The 15 Most Expensive Transformers Toys You Wish You Owned


Transformers was not the only example of taking multiple Japanese franchise and merging them together to form new franchises in the United States. The popular series Robotech was created by merging threeseparate Japanese properties (Super Dimension Fortress Macross,Super Dimension Cavalry Southern Cross and Genesis Climber Mospeada) into one! The Macross series was part of a line of toys made in Japan by Takatoku Toys that were some of the very first ones where the robot transformed into a realistic looking vehicle.

As noted earlier, when Transformers‘ popularity blew up, Hasbro needed more product than Takara could provide, so they turned to Takatoku Toys and got their awesome transforming jet to adapt into the Transformers line of toys as the very popular figure, Jetfire. This figure goes for roughly $2,000.


There were certain toys in the mid-1980s that almost every kid wanted but almost no kid ever got. For the G.I. Joe: A Real American Hero line of toys, it was the U.S.S. Flagg aircraft carrier (which was over seven feet long!) and for the Transformers, it was Fortress Maximus, the nearly two foot tall Autobot who could transform into a base for the Transformers to use for their operations.

Back when it debuted back in 1987, it retailed for over $100. So thirty years ago it was $100! Oddly enough, though, proportionally, it has not gone up by as much as you might expect, as it goes for roughly the same price as most other Transformer figures at this point on the list (which is approximately $2,000).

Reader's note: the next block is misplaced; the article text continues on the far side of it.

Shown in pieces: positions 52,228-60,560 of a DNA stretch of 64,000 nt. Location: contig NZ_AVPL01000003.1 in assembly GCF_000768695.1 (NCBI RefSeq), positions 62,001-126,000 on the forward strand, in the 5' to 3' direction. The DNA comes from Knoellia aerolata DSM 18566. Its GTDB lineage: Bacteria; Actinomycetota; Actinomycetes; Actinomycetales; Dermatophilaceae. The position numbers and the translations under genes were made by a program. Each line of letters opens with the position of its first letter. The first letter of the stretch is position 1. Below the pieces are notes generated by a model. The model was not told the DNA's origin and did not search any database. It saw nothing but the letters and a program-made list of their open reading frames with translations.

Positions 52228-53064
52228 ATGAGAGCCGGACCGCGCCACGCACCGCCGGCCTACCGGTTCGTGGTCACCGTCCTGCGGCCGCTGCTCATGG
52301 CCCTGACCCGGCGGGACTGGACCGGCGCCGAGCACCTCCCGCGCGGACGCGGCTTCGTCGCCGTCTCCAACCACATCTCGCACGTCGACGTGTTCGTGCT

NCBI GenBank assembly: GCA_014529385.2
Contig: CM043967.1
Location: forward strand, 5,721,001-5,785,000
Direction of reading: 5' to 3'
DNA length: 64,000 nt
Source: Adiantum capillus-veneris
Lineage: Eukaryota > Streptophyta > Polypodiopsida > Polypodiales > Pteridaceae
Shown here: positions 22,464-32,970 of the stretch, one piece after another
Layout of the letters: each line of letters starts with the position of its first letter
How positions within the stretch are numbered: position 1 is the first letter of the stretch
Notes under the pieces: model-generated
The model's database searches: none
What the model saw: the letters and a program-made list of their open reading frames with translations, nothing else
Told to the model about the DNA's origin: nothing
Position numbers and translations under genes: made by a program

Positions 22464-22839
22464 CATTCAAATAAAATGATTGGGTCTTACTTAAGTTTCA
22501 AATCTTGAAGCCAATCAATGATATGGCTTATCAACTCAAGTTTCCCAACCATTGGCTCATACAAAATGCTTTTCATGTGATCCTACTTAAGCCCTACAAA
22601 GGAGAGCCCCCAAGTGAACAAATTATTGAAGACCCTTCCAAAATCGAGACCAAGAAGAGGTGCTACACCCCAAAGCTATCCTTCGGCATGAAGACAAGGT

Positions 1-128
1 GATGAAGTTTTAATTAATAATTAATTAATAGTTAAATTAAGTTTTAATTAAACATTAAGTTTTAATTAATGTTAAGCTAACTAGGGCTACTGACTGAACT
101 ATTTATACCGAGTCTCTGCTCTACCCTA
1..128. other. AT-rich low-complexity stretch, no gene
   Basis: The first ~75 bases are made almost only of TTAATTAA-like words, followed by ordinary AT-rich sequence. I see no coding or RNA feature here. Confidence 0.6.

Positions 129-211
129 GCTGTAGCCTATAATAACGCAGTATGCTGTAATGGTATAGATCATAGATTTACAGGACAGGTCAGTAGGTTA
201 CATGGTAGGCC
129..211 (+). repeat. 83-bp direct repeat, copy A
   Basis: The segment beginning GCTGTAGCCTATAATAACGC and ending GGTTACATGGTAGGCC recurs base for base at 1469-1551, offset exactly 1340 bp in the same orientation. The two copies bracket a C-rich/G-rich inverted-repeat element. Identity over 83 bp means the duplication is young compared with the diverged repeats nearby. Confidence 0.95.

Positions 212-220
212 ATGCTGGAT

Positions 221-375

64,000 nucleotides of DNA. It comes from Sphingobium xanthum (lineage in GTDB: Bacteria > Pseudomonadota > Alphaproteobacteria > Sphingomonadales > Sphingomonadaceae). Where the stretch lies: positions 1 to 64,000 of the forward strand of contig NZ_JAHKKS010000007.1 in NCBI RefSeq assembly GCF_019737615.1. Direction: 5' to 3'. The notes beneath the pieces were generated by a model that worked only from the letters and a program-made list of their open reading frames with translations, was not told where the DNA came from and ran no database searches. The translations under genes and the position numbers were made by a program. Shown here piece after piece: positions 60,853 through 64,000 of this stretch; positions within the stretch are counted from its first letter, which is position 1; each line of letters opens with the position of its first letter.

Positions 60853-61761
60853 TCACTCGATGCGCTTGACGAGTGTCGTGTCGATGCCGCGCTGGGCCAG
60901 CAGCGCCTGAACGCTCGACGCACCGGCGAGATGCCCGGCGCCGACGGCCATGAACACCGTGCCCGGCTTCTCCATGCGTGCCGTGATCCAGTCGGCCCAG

One of the most popular Autobot figures is Grimlock, part of the wave of Dinobots who (naturally) transform into dinosaurs (Swoop, the Pterodactyl of the bunch, almost made this list. He’s a very popular figure). When you realize that Transformers toys were made up of a bunch of different products, it makes stuff like the Dinobots make a whole lot more sense.

Grimlock was part of a Takara Diaclone series called Dinosaur Robos. They were each piloted by a tiny figure, who could be removed for the Transformers release. Also, it is worth noting that the teeth on the Japanese version of Grimlock were filed down for the higher safety standards of the United States. That’s long been a problem with Transformers in the United States– lots of little parts. Grimlock goes for a little over $2,000 graded mint condition sealed in the box.


Starscream is a strange case. The toy was one of the most popular of all of the original figures from the original Transformers release in 1984, but because of that popularity, Starscreams are also in higher supply on the secondary market because they kept re-releasing the figure. By 1986, Starscream was one of the only original Transformers toy still being produced.

However, the character is so popular that he is still in high demand as a collectible. It also helps that the design of the original Starscream was such that when the toy was transformed, there were parts that were only used when it was in one mode or the other, so can you imagine how few people kept track of those excess parts? A graded mint in box Starscream probably goes for a bit under $2,000 but come on, everyone still wants one!

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